Crude oil washing (COW) is washing out the residue from the tanks of an oil tanker using the crude oil cargo itself, after the cargo tanks have been emptied. Crude oil is pumped back and preheated in the slop tanks, then sprayed back via high pressure nozzles in the cargo tanks onto the walls of the tank. Due to the sticky nature of the crude oil, the oil clings to the tank walls, and such oil adds to the cargo 'remaining on board' (the ROB). By COWing the tanks, the amount of ROB is significantly reduced, and with the current high cost of oil, the financial savings are significant, both for the Charterer and the Shipowner. If the cargo ROB is deemed as 'liquid and pumpable' then the charterers can claim from the owner for any cargo loss for normally between 0.3% up to 0.5%. It replaced the load on top and seawater washing systems, both of which involved discharging oil-contaminated water into the sea. MARPOL 73/78 made this mandatory equipment for oil tankers of 20000 tons or greater deadweight.
Although COWing is most notable for actual tankers, the current chairman for Hashimoto Technical Service, Hashimoto Akiyoshi, applied this method in washing refinery plant oil tanks in Japan. Hashimoto is currently using this method in the Kyushu, Chugoku, and Tohouku regions in Japan.
Crude oil washing Wikipedia
Originally oil tankers used one set of tanks for cargo and about one third of the same tanks were for water ballast on their empty trips. High pressure, hot, seawater jets were used to clean the tanks and the mixture of seawater and residue called slops discharged into the sea, as was the oil-contaminated ballast water. The 1954 OILPOL Convention attempted to reduce the harm by prohibiting such discharges within 50 miles (80 km) of most land and 100 miles (160 km) of certain particularly sensitive areas.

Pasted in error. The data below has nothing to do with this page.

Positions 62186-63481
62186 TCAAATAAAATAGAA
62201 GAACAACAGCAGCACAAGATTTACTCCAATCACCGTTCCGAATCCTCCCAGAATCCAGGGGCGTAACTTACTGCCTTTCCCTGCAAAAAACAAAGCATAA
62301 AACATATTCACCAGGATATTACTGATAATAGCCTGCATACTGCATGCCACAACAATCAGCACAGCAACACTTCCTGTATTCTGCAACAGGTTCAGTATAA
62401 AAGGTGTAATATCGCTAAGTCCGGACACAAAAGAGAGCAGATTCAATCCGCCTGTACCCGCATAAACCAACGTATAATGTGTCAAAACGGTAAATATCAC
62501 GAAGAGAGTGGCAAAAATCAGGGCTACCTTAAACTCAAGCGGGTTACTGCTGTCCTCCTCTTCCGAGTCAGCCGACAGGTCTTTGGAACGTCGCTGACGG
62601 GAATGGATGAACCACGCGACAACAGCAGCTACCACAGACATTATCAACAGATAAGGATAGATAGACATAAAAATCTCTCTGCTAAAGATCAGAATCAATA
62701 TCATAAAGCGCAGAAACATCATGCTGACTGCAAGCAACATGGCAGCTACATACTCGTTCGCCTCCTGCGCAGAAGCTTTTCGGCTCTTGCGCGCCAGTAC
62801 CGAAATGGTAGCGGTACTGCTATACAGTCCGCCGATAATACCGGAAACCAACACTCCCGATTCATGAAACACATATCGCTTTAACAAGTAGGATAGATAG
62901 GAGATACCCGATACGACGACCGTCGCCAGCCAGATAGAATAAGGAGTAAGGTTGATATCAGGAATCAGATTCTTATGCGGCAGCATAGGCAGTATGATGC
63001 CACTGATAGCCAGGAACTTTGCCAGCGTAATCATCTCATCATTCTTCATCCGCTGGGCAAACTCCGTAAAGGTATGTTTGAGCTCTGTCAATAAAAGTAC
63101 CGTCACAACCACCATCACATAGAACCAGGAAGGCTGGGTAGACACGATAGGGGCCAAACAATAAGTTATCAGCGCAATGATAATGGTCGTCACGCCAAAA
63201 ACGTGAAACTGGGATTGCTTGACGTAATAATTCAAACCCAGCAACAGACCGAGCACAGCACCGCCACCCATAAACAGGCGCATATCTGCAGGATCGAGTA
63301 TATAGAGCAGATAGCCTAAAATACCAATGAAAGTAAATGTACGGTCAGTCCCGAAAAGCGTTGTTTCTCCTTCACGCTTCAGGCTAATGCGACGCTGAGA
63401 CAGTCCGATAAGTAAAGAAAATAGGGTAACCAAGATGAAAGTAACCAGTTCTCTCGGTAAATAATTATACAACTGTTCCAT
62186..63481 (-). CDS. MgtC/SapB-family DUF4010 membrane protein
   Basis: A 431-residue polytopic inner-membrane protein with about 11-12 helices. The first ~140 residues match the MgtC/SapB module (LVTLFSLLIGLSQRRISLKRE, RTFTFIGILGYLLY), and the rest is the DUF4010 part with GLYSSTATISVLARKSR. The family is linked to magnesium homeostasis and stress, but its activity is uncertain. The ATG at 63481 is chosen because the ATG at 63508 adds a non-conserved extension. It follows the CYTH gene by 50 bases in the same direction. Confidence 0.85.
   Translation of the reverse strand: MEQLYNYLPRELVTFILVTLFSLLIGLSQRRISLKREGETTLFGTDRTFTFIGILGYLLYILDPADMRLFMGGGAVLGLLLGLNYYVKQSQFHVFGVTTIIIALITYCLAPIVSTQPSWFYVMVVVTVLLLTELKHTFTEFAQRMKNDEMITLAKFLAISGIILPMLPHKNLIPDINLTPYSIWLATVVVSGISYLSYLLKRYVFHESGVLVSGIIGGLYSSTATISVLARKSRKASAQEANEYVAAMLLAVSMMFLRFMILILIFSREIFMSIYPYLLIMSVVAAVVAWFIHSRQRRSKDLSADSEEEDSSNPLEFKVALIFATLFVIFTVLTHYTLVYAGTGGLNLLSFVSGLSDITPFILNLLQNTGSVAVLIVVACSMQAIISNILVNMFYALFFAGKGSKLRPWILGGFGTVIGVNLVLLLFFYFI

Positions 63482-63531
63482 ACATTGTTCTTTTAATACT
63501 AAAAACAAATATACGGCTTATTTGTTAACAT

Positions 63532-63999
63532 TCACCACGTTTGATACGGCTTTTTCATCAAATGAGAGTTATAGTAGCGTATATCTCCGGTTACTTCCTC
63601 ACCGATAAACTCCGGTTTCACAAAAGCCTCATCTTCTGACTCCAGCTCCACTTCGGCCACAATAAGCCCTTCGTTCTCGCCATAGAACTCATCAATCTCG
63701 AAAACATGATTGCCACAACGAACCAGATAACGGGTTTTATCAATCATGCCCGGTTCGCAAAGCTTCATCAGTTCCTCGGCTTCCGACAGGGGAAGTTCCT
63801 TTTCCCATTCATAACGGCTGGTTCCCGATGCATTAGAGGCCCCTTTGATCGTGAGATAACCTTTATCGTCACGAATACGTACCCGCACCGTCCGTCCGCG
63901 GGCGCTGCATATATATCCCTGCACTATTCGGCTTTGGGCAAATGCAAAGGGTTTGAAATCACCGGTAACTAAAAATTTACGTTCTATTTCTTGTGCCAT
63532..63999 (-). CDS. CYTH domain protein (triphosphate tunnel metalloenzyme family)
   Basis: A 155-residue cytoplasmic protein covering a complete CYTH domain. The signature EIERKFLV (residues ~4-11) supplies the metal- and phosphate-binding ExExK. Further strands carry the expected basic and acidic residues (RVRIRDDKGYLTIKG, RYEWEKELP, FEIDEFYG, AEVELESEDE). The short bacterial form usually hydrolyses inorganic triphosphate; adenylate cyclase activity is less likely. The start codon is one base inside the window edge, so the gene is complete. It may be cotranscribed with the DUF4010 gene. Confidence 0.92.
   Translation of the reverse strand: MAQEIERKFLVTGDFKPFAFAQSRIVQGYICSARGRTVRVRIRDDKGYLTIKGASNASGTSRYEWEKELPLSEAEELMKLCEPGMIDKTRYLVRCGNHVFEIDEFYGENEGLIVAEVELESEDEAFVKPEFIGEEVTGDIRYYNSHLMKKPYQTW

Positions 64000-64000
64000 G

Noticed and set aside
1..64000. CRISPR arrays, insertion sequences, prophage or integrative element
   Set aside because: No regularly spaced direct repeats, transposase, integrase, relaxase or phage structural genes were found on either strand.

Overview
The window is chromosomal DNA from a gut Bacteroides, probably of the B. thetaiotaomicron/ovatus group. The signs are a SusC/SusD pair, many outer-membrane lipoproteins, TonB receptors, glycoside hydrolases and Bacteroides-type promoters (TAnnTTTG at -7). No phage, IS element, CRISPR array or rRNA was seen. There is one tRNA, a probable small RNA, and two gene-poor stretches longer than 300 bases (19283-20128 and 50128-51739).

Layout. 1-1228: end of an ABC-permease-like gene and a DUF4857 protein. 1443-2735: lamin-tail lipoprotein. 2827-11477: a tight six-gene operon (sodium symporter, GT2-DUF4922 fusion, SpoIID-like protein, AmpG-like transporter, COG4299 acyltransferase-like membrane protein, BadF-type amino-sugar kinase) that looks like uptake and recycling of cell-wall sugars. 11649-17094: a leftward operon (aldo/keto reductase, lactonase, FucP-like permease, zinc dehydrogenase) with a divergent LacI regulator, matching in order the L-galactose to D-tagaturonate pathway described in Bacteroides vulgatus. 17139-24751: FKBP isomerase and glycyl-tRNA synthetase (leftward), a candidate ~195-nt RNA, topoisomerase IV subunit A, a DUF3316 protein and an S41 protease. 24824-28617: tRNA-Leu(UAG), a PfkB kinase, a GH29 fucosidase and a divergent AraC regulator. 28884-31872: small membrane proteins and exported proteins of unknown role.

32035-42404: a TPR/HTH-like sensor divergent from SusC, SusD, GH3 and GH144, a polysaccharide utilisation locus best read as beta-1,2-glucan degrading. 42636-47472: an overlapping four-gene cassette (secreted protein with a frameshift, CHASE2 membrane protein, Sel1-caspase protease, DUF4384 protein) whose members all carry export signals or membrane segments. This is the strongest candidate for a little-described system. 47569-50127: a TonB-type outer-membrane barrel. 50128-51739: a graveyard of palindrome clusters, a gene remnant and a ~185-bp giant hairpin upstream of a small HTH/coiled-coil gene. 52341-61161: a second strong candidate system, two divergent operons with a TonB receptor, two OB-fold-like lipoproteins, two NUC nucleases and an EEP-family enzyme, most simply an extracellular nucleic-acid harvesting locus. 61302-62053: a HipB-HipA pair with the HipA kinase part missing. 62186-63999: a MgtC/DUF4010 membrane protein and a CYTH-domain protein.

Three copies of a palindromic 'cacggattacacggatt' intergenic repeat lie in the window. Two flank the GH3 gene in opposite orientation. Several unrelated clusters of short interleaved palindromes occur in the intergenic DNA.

The discharges from seawater washing were still considered a problem and during the 1960s the load on top approach began to be adopted. The mixture of cleaning water and residue was pumped into a slop tank and allowed to separate by their different densities into oil and water during the journey. The water portion was then discharged, leaving only crude oil in the slop tank. This was pumped into the main tanks and the new cargo loaded on top of it, recovering as much as 800 tons of oil which was formerly discarded.
Even with load on top there is still some oil in the discharged water from the slop tank. Starting in the 1970s, equipment capable of using crude oil itself for washing began to replace the water-based washing, leading to the current technique of crude oil washing. This reduces the remaining deliberate discharge of oil-contaminated water and increases the amount of cargo discharged, providing a further benefit to the cargo owner.
Crude oil washing equipment became mandatory for new tankers of 20,000 tons or more deadweight with the 1978 Protocol to the 1973 MARPOL Convention. Revised specifications for the equipment were introduced in 1999.
Modern tankers also use segregated ballast tanks and these remove the problem of discharge of oily ballast water.